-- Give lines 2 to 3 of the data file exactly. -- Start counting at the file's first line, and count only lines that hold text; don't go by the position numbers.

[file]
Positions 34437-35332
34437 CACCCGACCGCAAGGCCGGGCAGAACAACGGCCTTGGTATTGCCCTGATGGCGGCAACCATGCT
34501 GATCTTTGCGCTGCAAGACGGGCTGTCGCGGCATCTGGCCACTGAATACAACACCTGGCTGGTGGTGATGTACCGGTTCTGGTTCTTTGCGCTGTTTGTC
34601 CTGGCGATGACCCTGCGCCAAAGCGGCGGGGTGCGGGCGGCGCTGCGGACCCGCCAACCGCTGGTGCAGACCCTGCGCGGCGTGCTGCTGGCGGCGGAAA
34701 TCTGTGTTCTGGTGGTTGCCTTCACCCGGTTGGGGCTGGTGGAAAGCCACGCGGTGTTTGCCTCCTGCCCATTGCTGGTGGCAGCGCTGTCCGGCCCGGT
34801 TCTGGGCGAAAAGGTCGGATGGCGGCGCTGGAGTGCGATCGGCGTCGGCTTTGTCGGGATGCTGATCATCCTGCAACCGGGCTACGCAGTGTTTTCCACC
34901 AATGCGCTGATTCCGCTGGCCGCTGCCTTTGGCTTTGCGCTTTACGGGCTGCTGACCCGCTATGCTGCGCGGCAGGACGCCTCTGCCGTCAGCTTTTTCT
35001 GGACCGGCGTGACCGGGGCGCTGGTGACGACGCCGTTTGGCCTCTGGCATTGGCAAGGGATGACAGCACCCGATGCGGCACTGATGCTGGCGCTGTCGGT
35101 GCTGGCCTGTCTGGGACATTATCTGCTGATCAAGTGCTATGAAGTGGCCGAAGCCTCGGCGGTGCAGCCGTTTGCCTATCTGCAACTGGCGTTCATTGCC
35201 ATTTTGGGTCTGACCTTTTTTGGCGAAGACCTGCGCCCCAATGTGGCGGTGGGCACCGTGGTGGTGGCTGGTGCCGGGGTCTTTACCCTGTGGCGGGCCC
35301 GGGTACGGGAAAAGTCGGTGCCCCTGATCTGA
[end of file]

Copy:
34437 CACCCGACCGCAAGGCCGGGCAGAACAACGGCCTTGGTATTGCCCTGATGGCGGCAACCATGCT
34501 GATCTTTGCGCTGCAAGACGGGCTGTCGCGGCATCTGGCCACTGAATACAACACCTGGCTGGTGGTGATGTACCGGTTCTGGTTCTTTGCGCTGTTTGTC